Radical Islam has recently suffered two massive body blows. Although the killing of Osama bin Laden had great symbolic impact, it pales in comparison to the events of the Arab Spring. When Arabs across the Middle East took their destiny in their own hands and launched a series of massive, peaceful marches, they inadvertently shoved Al Qaeda and its violent acolytes to the margins of political life.
2 years ago
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Despite the culture of fear generated especially in the United States by 9/11 and by the Bush administration’s promotion of the “Global War on Terror,” the violent practitioners of Islam were never more than a tiny fraction of Muslims. Initially, many Muslims were willing to support resistance to what they saw as the Western humiliation of Islam, including looking the other way when Americans and Israelis were killed by horrific measures that were obviously contrary to Islamic belief and practice. But the ideological arrogance of the takfiris – those who arrogate to themselves the sole right to determine who is a good Muslim and, by extension, all others who deserve to die – eventually sickened all but the true crazies at the far fringes of religion.
The real crazies will always be there – in every society – and they will always find an excuse to exercise their madness. Terror itself will never be defeated. But that doesn’t mean that terror should triumph.
Osama bin Laden was important in creating the image of a global campaign that was immensely attractive to the disaffected and the fanatic. As such, his loss will no doubt be felt. But his theology and his politics had already been discredited to anyone who was willing to devote even a few minutes of objective thought to the subject. He and his campaign were increasingly denounced from Muslim pulpits, by Islamic scholars and even by average citizens who saw the beheadings, the suicide bombings of innocents, and the incitement to religious civil war as an execration.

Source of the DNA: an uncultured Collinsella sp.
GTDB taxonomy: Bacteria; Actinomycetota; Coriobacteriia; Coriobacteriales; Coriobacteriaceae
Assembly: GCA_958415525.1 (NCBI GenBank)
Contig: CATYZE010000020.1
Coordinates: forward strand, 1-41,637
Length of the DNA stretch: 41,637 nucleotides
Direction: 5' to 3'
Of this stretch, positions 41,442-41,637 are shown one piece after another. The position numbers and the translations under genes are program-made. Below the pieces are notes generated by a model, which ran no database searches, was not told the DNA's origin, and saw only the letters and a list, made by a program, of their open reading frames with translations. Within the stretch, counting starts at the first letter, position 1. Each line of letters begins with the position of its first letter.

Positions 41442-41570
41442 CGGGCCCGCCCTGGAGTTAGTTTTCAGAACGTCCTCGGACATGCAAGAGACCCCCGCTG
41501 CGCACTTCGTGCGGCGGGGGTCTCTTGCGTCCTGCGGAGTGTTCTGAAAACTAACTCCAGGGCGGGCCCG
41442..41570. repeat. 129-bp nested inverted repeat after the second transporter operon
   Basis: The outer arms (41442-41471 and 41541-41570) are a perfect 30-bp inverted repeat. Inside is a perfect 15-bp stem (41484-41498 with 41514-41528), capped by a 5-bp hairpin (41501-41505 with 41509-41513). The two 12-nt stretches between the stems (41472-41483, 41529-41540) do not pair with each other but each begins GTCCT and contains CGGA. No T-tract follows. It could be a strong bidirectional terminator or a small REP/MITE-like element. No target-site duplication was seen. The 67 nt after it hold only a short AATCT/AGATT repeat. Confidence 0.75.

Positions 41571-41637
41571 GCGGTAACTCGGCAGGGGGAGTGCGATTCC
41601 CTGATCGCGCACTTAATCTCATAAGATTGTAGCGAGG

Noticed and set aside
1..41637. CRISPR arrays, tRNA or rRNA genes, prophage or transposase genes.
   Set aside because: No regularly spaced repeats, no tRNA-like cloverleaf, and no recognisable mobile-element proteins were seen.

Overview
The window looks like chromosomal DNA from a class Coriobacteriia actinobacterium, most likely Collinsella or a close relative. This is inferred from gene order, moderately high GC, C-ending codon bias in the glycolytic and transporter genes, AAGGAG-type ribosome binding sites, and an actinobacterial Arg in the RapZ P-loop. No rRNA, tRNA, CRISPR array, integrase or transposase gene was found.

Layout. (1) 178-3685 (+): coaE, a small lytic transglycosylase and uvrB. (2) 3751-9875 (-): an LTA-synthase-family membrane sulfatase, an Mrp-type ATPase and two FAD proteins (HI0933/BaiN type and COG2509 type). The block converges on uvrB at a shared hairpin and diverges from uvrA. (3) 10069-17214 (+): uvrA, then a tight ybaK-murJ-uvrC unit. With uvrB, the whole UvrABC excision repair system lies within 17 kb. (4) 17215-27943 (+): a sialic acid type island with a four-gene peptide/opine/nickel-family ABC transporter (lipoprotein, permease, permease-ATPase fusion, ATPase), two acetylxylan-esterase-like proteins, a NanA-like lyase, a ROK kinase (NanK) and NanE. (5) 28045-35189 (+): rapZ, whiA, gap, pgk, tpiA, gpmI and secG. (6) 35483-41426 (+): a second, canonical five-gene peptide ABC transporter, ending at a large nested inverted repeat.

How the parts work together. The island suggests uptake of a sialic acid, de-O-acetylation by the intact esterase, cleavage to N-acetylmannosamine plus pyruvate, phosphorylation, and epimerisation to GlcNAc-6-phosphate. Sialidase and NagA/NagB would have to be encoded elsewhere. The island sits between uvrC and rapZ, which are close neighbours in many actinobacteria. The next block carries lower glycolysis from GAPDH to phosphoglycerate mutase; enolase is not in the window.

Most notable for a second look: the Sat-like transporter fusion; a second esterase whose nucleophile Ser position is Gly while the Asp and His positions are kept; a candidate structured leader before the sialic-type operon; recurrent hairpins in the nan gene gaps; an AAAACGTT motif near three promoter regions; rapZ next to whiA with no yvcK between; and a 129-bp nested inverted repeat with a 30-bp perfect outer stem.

Al Qaeda’s political “solution” was the proposed return to the seventh century utopia of a holy caliphate that, if it ever existed at all, collapsed into civil war within half a dozen years. Like most utopias, this mythical caliphate was a figment of Osama bin Laden’s imagination and provided no solution to the genuine problems of his tortured followers.
With no plausible political goal to offer, and only appalling violence as a means to that end, Osama bin Laden understandably made no real headway. He could sow pain and chaos, but he was never able to change a government or to impose his illusory vision on any group outside his own immediate followers.
He was quite a respectable engineer, and his three great accomplishments – simultaneous bombings of two U.S. embassies, blowing a hole in a U.S. naval ship, and the 9/11 attacks – were masterpieces of careful planning, exquisite timing, and boldly patient preparation. Those operations were possible only because he had a secure base of operations in Afghanistan and access to modern communications networks. After 2001, that was over. For the past ten years Osama bin Laden and his colleagues have been on the run, and even his rather palatial refuge in a comfortable Pakistani suburb dared have no telephone or internet connection.